COVID-19 UPDATE: my Midtown Manhattan office is currently closed. I am available for online therapy sessions (for NY residents only) via a secure video platform.

I just came back from a mid-day walk to the mechanics to pick up my car. I was walking quickly (as I often do!), when halfway there I realized how hot it was and had to slow down. To be honest, the last thing I wanted to do was slow down (my mind protested immediately with but I have SO much to do!), but slowing down was really necessary unless I wanted to pass out on the sidewalk.

Once I slowed down, I was able to notice the beautiful blue color of the sky and take a deep breath – and honestly, I only got there 3 minutes slower than at my previous pace (and I was calmer!), so it wasn’t a huge deal after all. But it felt like one, and that got me thinking.

I find that a lot of my clients have some resistance to the idea of slowing down – it feels like giving up, or it feels too slow, kicks up anxiety, or feels stuck in some way. How do you feel about the idea of slowing down? Notice what comes up in your uncensored thoughts or any reactions/sensations in your body. Try not to judge them, just notice them – we internalize a lot of messages about slowing down as we grow up and as we make our way through the world as adults. Be curious about what slowing down means for you.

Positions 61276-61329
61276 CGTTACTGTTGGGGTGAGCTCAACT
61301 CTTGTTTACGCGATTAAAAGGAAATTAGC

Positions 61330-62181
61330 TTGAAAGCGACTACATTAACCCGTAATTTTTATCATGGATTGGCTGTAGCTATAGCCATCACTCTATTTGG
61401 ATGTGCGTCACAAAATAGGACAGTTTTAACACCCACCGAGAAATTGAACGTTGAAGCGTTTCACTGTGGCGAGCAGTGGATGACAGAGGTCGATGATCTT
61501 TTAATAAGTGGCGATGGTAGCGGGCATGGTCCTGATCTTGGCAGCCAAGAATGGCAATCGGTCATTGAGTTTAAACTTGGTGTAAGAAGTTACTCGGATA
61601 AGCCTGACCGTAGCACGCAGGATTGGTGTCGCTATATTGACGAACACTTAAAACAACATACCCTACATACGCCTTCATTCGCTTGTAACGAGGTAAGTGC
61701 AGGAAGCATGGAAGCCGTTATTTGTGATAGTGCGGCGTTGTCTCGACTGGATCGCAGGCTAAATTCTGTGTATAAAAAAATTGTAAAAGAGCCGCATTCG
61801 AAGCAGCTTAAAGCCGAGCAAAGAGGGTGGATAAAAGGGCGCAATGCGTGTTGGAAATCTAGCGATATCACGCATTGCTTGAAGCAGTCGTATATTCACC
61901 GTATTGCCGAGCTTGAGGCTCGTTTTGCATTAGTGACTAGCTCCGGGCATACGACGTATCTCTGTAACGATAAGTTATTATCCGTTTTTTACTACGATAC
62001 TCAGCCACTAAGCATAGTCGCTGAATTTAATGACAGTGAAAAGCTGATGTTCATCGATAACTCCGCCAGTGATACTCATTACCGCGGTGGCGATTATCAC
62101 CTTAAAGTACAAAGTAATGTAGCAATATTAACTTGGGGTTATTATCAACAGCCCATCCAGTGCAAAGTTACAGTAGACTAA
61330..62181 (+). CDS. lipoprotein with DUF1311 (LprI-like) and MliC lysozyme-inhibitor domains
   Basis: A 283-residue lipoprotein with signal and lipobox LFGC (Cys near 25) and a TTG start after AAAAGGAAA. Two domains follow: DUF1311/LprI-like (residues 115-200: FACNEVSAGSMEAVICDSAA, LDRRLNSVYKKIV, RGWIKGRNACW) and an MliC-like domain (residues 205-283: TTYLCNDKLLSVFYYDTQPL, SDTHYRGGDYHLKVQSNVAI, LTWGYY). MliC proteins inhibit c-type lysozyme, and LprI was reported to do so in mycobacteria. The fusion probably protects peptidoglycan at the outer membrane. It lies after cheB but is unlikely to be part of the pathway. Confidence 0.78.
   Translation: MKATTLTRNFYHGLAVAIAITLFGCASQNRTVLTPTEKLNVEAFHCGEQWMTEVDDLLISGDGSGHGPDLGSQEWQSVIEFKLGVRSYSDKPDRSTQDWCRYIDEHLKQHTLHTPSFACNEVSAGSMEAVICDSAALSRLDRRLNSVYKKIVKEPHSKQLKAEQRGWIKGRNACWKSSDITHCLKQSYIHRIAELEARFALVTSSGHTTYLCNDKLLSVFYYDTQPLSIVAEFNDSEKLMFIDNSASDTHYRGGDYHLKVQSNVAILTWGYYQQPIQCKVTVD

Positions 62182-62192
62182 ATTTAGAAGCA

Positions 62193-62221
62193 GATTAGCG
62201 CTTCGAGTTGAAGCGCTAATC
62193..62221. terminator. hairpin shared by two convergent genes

Do you only slow down after you skid to a stop (i.e. get sick or burnt out)? Imagine what it would be like to move at a slower pace in general, taking a little bit of time every day to just pause and breathe. The slowing down we do because of sickness or burnout is valuable, of course, but imagine slowing down consistently so maybe burnout could be a bit less in your face (or gone?).

What would it be like to gracefully slow down, just a little bit, every day? To breathe when you wake up or go to bed. To put your phone on airplane mode as you ride the subway. To listen to slow music. To walk down the street slowly (or at a pace one notch below hustling). To eat slowly and really taste your food (what did you eat for your most recent meal?).

I invite you to take 3 minutes and listen to the below piece of music – one of my recent favorites and a good example of slow(er) music. Notice your breath as you listen, and just allow the music to wash over you.

If slowing down feels like a challenging area where you’d like some creative, nurturing support, please reach out today to schedule your free 20 minute phone consultation.